8 Simple Rules

from Spring Planting Guide
If a backyard perennial garden is suffering from your lack of time to garden, use these eight simple gardening and landscaping ideas to simplify your growing season.

Does your time for gardening always seem too close to zero? Don’t despair. Armed with this plan of attack, you can maximize your garden’s appeal while minimizing the effort you put into it. Here are great tips from our own expert on how to get more out of your garden with less effort.

1. top-dress your soil
Every soil type — no matter how poor or rich — benefits from organic matter. I add a couple of inches of compost to the top of the soil each spring. It immediately cuts down on the number of early spring weeds that pop up. Even better, over the long haul — as it decomposes — compost increases the nutrient values of the soil and adds to the soil’s structure.

2. weed little, weed often
Waiting to pull weeds every couple of weeks or longer makes it a daunting chore. I make it easy by strolling through parts of my garden each day pulling weeds as I see them. Every day I pull a couple of weeds, so I catch them when they’re smaller and easier to yank out of the ground. This prevents them from going to seed and creating a whole new crop of weeds for me to tackle in the future.

3. pinch now, enjoy later
Many late-blooming perennials appreciate a springtime pinch. I nip the tops of mums, tall sedums, purple coneflowers, black-eyed Susans, and other late bloomers to keep them compact and tidy. A springtime pinch also delays flowering, so you can extend the blooming season in your garden. Generally, it’s best to nip off just the top couple of inches of the new growth in midspring.

4. deadhead for tidiness
Deadhead annuals, perennials, and flowering shrubs. This gives some plants, such as blanket flower and veronica, a longer bloom season, and keeps your garden looking tidy. It also prevents plants from going to seed — so they have more energy to bloom well next year.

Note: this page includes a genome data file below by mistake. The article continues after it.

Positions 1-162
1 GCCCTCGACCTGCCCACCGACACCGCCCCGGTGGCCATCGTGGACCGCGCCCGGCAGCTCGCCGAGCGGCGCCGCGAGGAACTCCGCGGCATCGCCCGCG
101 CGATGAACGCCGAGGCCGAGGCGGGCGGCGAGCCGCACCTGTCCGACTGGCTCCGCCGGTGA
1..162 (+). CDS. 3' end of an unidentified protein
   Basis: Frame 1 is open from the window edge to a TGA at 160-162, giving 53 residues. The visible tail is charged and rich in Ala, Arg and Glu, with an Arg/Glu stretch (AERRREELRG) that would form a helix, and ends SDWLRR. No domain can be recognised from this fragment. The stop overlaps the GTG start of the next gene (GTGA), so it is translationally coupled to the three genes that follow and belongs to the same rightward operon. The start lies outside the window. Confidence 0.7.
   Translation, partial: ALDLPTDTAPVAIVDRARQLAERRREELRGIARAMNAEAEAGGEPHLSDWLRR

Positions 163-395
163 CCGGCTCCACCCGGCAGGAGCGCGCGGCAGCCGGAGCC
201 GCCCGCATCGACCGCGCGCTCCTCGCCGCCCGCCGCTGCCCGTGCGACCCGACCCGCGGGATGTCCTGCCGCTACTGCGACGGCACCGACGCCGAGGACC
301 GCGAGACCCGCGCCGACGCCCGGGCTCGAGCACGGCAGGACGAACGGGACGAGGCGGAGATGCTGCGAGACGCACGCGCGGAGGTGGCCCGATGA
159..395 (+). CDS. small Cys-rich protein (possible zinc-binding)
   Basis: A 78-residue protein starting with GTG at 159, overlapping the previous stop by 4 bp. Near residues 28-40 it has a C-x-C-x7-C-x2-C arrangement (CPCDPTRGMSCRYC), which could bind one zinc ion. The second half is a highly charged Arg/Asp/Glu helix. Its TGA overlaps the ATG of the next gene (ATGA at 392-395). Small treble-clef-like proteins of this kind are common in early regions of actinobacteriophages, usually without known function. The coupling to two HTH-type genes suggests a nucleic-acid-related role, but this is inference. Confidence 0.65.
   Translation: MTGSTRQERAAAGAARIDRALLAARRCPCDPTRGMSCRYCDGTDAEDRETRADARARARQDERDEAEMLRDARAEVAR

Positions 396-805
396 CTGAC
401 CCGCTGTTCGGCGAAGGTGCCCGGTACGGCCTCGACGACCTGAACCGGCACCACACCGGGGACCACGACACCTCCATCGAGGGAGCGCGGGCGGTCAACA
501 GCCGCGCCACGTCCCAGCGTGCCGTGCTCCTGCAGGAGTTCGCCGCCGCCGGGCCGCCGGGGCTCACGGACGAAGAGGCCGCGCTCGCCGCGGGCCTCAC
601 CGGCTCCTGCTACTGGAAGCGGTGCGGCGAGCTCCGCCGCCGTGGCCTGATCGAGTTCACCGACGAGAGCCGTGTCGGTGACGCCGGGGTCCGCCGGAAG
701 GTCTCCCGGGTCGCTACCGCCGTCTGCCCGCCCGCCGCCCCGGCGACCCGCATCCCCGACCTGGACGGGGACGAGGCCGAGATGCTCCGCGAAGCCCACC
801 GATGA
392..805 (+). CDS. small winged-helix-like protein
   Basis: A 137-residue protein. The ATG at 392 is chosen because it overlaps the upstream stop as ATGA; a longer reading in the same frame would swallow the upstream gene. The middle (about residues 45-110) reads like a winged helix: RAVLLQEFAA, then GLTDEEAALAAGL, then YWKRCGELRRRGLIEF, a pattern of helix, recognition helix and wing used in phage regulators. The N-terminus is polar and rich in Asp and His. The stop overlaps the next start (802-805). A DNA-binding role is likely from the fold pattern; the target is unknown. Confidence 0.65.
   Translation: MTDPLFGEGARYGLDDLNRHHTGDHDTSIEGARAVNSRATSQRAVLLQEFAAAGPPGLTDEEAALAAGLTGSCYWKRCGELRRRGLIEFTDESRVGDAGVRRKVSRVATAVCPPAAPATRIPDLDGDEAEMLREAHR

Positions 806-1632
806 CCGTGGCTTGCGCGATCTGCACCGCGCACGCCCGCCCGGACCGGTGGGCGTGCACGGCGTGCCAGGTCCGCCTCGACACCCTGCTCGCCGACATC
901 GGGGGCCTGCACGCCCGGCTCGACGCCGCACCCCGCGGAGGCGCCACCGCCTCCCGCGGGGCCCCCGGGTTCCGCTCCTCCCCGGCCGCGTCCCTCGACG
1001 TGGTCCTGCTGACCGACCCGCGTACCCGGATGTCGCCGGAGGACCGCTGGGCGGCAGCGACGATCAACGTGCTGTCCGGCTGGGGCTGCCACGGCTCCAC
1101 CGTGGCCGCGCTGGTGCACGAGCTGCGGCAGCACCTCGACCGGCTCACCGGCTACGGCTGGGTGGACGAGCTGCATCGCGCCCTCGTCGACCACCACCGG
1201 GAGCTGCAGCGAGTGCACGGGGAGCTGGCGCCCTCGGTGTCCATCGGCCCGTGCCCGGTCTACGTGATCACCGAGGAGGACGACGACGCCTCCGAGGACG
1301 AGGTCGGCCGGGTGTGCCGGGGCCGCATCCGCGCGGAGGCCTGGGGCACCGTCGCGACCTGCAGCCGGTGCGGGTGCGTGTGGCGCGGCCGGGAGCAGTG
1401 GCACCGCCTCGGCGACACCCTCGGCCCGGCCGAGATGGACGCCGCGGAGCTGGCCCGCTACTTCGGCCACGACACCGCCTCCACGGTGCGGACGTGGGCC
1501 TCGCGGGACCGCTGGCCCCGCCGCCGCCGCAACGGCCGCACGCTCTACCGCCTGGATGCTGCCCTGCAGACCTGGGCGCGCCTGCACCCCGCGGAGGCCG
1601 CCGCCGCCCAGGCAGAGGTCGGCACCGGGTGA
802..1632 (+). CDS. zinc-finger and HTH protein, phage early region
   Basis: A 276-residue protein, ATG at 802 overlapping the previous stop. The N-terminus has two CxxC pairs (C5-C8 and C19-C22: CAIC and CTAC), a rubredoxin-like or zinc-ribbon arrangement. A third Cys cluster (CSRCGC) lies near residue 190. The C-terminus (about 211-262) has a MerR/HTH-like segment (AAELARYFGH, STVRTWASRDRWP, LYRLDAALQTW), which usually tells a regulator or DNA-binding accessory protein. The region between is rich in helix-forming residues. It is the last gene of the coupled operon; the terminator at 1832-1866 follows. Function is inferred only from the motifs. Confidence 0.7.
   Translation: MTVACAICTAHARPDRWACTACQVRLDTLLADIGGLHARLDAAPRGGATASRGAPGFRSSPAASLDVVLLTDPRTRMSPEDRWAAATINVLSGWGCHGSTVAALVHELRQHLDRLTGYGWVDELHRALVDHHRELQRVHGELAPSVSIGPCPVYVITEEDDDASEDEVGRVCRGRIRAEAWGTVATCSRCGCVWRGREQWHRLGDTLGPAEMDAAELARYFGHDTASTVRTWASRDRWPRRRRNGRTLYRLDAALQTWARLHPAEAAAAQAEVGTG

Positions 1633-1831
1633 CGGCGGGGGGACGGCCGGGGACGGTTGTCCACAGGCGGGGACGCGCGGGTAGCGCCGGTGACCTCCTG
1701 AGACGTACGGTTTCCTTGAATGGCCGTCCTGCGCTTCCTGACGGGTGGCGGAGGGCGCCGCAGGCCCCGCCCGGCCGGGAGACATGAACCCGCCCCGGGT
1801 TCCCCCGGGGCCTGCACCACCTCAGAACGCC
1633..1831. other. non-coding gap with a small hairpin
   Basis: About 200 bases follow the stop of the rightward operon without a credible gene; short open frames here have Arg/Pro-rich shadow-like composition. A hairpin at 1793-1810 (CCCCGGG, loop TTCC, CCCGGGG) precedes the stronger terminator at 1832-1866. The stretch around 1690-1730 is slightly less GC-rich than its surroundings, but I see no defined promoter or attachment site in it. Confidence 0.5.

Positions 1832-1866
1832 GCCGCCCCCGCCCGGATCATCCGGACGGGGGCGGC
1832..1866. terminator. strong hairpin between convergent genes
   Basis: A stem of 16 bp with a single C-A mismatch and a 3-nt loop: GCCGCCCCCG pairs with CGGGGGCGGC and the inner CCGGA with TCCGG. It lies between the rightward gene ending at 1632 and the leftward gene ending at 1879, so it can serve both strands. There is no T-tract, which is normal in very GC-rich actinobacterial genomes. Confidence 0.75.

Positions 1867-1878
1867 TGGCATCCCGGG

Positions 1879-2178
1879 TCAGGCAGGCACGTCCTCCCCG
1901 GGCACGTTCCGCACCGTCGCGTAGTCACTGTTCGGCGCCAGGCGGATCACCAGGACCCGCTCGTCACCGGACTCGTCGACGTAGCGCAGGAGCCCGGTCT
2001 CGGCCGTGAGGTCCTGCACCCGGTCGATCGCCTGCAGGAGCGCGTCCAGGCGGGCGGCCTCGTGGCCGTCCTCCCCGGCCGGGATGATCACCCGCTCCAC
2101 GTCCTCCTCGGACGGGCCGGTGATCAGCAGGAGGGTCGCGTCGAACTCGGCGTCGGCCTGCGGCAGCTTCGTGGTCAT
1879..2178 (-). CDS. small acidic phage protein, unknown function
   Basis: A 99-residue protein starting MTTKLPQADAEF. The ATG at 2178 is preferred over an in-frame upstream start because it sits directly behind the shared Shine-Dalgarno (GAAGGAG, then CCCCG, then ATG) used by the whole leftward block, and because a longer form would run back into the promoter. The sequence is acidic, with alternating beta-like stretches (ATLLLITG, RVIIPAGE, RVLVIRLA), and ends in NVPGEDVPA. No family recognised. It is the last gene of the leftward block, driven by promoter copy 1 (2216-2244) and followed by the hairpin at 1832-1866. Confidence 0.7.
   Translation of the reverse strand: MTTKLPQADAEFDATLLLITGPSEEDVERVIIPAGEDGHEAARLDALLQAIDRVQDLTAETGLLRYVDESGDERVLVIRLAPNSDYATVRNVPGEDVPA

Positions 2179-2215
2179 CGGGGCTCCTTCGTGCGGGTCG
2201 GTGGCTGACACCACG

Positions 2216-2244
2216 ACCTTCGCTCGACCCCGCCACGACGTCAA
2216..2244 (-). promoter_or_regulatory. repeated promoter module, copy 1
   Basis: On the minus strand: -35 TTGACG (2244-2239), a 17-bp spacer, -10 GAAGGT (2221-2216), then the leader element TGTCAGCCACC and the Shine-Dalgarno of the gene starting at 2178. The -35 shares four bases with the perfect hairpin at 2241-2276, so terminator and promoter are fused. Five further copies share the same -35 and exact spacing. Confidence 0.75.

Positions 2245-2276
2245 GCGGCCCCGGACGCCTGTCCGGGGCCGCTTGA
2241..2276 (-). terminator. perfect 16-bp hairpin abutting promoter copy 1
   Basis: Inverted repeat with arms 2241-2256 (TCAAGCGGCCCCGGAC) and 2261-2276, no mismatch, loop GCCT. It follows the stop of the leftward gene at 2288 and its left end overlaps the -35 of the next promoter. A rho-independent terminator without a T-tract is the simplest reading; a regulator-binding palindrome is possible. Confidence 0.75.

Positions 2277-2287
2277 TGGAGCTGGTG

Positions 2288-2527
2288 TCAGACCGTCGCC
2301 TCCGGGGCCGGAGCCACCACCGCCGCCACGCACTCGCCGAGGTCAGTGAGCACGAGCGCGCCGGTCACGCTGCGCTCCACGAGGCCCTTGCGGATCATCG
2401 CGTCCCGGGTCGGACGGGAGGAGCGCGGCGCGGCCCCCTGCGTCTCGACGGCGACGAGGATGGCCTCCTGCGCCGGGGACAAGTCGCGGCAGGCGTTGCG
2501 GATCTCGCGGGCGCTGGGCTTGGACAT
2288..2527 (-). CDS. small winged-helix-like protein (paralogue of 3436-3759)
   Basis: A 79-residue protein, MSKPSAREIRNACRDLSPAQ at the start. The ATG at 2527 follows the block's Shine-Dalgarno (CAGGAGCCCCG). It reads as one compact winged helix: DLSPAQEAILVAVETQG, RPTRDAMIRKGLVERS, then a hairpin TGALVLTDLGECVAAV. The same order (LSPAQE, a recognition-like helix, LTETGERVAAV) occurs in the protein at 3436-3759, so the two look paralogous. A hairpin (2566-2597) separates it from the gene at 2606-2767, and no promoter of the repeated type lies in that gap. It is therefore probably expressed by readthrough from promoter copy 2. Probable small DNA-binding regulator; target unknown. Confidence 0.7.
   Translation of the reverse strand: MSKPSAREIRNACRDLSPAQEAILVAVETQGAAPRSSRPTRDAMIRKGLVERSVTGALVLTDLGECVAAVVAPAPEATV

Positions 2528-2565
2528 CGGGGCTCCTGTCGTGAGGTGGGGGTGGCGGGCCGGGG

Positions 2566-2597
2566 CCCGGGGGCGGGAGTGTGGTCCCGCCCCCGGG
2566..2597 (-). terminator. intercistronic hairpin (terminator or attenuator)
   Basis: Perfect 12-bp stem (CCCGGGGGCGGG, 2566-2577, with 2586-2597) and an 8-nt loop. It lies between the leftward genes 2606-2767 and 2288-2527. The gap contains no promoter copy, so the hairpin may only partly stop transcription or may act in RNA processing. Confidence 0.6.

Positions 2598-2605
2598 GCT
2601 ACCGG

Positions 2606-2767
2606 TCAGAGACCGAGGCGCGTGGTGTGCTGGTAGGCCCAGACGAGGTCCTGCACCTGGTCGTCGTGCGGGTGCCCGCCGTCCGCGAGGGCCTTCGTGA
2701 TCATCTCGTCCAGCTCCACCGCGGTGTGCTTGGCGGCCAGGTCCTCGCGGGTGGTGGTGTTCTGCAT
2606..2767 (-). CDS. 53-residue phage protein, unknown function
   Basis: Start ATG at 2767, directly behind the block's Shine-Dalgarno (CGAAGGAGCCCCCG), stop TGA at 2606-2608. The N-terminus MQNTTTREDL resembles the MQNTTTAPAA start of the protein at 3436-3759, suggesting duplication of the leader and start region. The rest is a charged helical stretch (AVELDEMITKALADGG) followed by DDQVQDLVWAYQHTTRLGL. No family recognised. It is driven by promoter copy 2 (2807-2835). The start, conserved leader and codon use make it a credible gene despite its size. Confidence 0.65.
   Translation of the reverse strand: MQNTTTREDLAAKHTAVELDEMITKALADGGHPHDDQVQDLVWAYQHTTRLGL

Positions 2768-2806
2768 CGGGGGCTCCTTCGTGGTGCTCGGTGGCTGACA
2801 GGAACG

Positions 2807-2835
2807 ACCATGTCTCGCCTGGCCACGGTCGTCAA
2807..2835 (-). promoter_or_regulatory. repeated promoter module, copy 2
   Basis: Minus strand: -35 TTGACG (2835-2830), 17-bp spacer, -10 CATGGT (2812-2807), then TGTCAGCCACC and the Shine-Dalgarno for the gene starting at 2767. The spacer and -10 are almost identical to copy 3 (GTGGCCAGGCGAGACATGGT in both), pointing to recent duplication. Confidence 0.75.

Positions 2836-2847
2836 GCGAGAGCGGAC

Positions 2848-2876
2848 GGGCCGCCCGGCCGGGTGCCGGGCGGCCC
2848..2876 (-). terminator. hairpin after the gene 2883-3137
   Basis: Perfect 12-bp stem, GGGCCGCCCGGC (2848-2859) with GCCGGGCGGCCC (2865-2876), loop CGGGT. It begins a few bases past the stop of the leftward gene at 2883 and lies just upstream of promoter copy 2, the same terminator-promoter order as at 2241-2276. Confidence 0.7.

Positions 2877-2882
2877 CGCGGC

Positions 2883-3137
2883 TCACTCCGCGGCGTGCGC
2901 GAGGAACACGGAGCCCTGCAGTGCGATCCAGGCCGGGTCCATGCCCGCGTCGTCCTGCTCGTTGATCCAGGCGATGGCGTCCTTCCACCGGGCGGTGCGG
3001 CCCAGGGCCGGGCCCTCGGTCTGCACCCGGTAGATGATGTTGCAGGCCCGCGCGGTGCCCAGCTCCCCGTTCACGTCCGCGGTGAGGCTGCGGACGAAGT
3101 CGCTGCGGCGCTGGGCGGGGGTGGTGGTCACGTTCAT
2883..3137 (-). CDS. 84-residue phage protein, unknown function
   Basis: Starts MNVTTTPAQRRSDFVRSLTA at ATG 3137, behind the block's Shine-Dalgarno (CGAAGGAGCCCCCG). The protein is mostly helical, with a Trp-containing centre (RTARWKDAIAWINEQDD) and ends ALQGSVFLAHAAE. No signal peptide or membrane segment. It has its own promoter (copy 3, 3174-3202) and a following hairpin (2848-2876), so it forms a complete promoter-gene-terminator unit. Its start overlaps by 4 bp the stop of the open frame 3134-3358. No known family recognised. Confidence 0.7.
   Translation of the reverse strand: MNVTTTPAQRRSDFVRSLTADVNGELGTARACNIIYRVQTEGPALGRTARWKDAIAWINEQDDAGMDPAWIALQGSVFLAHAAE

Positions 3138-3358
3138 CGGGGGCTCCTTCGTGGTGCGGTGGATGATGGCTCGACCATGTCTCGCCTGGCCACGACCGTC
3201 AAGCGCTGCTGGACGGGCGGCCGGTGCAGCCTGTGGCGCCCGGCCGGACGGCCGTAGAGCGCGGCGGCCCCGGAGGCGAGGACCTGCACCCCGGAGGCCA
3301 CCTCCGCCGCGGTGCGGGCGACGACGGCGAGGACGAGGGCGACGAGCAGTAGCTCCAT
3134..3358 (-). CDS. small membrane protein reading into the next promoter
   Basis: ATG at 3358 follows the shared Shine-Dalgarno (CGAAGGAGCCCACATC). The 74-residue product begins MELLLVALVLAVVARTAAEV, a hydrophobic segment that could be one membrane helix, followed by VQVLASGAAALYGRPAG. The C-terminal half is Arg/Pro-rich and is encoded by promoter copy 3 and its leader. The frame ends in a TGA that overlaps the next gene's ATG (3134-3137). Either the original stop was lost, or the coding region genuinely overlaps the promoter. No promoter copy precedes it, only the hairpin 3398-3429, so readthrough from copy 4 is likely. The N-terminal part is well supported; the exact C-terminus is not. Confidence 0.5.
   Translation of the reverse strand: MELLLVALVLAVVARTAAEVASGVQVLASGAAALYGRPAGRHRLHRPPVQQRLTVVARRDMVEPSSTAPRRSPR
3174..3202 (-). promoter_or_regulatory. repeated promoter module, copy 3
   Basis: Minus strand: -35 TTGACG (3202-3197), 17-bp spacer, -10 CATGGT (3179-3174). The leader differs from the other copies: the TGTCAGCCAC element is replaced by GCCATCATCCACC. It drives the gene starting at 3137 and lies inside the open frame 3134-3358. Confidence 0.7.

5. mulch matters
Spread a few inches of mulch over your garden. Like compost, mulch offers many benefits. It cuts down on weeds, helps the soil conserve moisture by reducing evaporation, keeps the soil from getting too warm in summer, and — as mulch made from organic matter decomposes — adds to soil structure. I spread mulch in the spring, once all my plants come up, and reap the benefits for the rest of the season!

6. fill bare spots
It seems like every spring I discover something didn’t make it over the winter or didn’t spread the way I expected, and there’s a bare spot in the garden. Prevent this problem by tucking in a new plant in areas that are bare for a while but later fill in with other plants. I often insert cool-season annuals, such as pansies and snapdragons. By the time the original plants fill in the space, the pansies are winding down.

7. water wisely
The most efficient way to water your garden is with an inexpensive soaker hose. I bury mine underneath the mulch. It further prevents water evaporation losses, keeps me from having to drag a hose all over the yard, and puts an end to looking at a black rubber hose running through my garden all season long. Consider adding a timer to save trips outside turning the water on and off.

8. stake tall plants
Give tall plants good support by staking them. I stake my soon-to-be-tall plants fairly early in the season — that way I know they are safe and secure. I won’t have to worry about losing beautiful delphiniums, foxgloves, culver’s root, or lilies to harsh weather later in the season.




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